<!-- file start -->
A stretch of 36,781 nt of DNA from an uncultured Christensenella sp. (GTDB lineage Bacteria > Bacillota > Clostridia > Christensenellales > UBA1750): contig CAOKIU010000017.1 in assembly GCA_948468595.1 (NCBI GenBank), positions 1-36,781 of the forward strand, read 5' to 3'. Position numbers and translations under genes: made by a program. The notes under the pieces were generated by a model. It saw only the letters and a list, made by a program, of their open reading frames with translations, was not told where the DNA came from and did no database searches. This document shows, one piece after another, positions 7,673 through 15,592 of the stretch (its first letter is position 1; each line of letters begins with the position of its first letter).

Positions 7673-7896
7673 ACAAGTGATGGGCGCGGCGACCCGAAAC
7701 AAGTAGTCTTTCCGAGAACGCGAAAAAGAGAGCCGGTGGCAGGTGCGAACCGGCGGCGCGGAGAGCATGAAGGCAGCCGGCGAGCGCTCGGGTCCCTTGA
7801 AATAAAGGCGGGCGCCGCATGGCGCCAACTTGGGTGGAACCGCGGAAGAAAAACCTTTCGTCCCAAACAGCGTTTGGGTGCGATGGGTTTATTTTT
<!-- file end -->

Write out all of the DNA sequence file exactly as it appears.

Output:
A stretch of 36,781 nt of DNA from an uncultured Christensenella sp. (GTDB lineage Bacteria > Bacillota > Clostridia > Christensenellales > UBA1750): contig CAOKIU010000017.1 in assembly GCA_948468595.1 (NCBI GenBank), positions 1-36,781 of the forward strand, read 5' to 3'. Position numbers and translations under genes: made by a program. The notes under the pieces were generated by a model. It saw only the letters and a list, made by a program, of their open reading frames with translations, was not told where the DNA came from and did no database searches. This document shows, one piece after another, positions 7,673 through 15,592 of the stretch (its first letter is position 1; each line of letters begins with the position of its first letter).

Positions 7673-7896
7673 ACAAGTGATGGGCGCGGCGACCCGAAAC
7701 AAGTAGTCTTTCCGAGAACGCGAAAAAGAGAGCCGGTGGCAGGTGCGAACCGGCGGCGCGGAGAGCATGAAGGCAGCCGGCGAGCGCTCGGGTCCCTTGA
7801 AATAAAGGCGGGCGCCGCATGGCGCCAACTTGGGTGGAACCGCGGAAGAAAAACCTTTCGTCCCAAACAGCGTTTGGGTGCGATGGGTTTATTTTT